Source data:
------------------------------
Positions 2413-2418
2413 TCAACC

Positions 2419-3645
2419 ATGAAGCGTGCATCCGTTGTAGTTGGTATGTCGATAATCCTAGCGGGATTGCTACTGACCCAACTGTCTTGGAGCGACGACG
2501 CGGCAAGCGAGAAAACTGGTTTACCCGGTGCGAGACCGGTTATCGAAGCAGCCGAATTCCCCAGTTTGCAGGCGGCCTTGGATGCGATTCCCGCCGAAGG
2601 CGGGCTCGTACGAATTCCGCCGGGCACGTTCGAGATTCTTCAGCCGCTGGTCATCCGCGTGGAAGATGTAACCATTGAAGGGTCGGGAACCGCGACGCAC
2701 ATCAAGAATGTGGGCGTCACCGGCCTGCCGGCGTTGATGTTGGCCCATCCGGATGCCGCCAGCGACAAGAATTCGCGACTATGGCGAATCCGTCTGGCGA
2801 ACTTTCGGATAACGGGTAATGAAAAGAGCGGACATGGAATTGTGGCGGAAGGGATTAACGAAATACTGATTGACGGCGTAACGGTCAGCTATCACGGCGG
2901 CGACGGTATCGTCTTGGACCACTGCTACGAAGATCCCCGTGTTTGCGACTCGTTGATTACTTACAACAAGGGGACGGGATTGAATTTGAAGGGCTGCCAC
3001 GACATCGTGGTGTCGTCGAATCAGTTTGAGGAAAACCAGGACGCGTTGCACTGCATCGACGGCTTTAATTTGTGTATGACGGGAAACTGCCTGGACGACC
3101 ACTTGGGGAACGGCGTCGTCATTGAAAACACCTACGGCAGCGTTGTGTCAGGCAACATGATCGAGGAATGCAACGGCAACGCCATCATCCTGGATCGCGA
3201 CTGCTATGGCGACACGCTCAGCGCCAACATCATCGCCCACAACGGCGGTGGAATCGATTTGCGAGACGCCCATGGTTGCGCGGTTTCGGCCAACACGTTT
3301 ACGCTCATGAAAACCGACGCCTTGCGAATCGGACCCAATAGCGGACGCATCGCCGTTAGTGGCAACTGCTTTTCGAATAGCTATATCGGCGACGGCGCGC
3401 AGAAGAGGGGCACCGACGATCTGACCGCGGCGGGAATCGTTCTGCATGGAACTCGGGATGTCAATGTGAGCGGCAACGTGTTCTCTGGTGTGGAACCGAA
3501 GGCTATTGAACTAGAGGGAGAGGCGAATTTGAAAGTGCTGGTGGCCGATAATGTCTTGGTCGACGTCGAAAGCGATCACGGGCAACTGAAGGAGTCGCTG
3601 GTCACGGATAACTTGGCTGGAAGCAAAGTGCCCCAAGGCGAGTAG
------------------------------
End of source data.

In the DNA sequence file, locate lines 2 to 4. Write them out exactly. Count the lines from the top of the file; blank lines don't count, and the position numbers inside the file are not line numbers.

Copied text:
2413 TCAACC

Positions 2419-3645
2419 ATGAAGCGTGCATCCGTTGTAGTTGGTATGTCGATAATCCTAGCGGGATTGCTACTGACCCAACTGTCTTGGAGCGACGACG